Middle East

Iran's Rouhani unveils cabinet of technocrats

Iran's new President Hassan Rouhani sits next to the national flag on his first official day in office in Tehran on August 3, 2013. AFP PHOTO/ATTA KENARE

TEHRAN: Iranian President Hassan Rouhani on Sunday revealed a cabinet lineup of experienced technocrats, aiming to deliver on his promise of saving the economy and engaging the world.

Rouhani presented the list after being sworn in before parliament as Iran's seventh president, even though officially he had two weeks before having to nominate his ministers.

The conservative-dominated parliament has 10 days to review the nominations, but media reports say MPs are keen to start voting within a week or less.

The political breadth of Rouhani's cabinet was seen as a testament of his priorities.

He has listed these as rescuing the ailing economy crumbling under harsh international sanctions over Tehran's nuclear ambitions, and engaging in constructive dialogue with the world.

Among the key nominees are veteran retired diplomat Mohammad Javad Zarif, tapped for the foreign ministry, and ex-oil minister Bijan Namdar Zanganeh for the same portfolio.

With a PhD in international law and policy from the University of Denver, Zarif was Iran's ambassador to the United Nations from 2002 to 2007.

He was also a member of the Islamic republic's nuclear negotiating team from 2003 to 2005, when Rouhani himself was chief nuclear negotiator.

Zarif's reported nomination is attracting attention with speculation rife in the media that Rouhani wants to transfer responsibility for nuclear negotiations with the so-called P5+1 group -- the United States, Britain, France, China and Russia plus Germany -- to the foreign ministry.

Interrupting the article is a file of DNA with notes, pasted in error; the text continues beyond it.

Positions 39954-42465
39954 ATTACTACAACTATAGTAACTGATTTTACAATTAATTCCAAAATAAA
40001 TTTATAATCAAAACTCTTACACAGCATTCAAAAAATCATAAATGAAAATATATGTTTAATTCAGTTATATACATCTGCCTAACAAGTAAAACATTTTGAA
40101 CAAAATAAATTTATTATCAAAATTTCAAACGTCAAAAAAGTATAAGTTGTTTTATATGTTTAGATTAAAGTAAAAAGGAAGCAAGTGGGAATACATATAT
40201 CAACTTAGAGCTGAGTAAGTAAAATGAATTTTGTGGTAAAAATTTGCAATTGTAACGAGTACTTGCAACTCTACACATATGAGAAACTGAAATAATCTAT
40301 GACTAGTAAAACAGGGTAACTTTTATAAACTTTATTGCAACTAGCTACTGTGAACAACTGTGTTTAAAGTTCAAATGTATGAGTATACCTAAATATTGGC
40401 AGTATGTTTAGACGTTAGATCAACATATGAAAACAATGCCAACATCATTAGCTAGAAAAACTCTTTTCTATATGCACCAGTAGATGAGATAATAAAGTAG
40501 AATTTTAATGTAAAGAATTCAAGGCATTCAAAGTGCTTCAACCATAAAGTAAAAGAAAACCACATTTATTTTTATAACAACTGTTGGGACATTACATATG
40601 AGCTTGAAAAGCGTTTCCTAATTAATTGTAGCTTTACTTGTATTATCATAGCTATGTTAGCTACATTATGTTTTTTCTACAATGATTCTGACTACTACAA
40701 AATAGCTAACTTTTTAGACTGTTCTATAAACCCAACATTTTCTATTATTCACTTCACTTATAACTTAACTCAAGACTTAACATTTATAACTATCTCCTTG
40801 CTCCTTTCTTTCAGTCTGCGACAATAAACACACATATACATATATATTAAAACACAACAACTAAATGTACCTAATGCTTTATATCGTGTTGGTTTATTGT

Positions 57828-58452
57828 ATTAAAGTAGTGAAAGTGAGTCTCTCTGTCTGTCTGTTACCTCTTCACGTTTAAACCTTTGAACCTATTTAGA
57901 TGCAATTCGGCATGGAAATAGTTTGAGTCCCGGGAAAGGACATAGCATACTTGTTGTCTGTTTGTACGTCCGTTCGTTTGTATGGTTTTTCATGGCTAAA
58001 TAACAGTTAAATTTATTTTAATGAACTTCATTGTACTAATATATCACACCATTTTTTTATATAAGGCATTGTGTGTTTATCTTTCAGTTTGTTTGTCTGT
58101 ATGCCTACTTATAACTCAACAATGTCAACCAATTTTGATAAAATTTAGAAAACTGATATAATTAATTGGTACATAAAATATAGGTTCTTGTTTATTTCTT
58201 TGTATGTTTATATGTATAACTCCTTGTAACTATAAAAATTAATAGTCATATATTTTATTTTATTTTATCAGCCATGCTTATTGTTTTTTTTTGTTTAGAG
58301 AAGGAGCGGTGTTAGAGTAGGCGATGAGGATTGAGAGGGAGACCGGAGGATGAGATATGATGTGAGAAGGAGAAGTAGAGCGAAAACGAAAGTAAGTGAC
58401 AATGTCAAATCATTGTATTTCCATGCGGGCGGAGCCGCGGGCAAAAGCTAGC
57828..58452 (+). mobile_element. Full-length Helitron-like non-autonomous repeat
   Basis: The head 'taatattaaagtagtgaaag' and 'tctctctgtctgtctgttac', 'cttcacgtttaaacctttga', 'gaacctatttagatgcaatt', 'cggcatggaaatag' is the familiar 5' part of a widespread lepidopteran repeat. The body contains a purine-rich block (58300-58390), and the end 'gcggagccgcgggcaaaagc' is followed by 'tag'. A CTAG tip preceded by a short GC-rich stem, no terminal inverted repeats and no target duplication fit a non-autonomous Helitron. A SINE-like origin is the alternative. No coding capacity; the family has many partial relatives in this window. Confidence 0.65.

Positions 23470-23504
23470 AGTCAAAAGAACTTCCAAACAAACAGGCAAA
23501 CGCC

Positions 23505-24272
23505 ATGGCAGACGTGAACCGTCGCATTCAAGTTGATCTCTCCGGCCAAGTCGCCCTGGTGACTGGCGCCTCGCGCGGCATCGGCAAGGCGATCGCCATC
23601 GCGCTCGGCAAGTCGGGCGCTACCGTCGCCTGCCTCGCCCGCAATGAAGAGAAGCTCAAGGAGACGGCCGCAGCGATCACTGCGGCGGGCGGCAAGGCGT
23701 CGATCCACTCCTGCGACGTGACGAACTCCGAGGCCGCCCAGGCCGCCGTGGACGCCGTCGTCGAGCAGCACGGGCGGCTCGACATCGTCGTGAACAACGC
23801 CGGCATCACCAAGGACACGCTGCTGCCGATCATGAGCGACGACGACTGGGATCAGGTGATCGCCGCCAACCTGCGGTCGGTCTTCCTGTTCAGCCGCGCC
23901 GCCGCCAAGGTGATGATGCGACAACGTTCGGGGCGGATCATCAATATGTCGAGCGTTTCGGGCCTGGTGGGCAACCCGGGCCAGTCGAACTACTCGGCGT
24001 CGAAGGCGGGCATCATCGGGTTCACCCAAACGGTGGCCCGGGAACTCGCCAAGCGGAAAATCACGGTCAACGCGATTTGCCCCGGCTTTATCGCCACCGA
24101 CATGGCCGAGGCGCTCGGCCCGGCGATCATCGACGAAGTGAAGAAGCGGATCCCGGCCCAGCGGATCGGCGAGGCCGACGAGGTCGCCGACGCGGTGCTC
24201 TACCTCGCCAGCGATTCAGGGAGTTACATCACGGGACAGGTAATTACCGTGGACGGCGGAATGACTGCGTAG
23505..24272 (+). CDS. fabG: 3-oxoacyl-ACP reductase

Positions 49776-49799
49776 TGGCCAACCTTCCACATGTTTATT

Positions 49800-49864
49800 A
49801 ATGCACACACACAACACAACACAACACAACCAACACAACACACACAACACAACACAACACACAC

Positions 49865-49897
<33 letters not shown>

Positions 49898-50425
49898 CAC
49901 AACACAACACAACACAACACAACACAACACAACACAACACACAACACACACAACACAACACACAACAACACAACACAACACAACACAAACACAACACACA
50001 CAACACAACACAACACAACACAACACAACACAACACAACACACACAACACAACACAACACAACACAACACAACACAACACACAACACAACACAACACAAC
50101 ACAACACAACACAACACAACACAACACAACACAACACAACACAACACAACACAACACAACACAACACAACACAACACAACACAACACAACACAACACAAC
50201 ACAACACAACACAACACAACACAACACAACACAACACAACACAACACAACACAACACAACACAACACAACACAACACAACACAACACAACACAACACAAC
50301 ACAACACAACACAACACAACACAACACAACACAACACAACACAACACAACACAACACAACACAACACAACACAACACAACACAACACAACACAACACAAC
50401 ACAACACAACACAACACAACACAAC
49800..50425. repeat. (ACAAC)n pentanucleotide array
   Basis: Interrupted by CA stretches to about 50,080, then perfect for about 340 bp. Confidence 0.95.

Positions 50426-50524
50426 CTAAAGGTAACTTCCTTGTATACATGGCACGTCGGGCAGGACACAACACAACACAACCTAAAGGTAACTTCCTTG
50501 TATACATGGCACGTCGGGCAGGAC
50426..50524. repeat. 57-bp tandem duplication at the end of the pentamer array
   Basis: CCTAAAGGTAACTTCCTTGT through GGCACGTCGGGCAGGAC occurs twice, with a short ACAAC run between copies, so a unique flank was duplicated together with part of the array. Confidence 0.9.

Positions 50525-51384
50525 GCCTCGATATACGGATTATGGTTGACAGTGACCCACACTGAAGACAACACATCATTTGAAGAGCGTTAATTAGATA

Zanganeh, a technocrat who was oil minister for eight years under former president Mohammad Khatami, is highly regarded in Iran for developing good ties with its partners in the OPEC oil cartel and building up the energy sector.

Zanganeh is also seen as a reformist ally of ex-president Akbar Hashemi Rafsanjani.

But along with Zarif, he is attracting some reserved criticism from hardliners in the parliament, according to media reports.

Rouhani on Sunday repeated his promise of undoing the damage done by his firebrand predecessor Mahmoud Ahmadinejad.

"We will initiate the path (of the government) with detente, creating mutual trust and constructive interaction. I say this frankly that Iran has never had been bent on war with the world."

His first staff appointment came on Sunday morning, the nomination of Chamber of Commerce and Industry president Mohammad Nahavandian as chief of staff.

Nahavandian holds a doctorate in economics from George Washington University and has a U.S. Green Card.

He is expected to play a leading role in coordinating and implementing the new president's economic policies.





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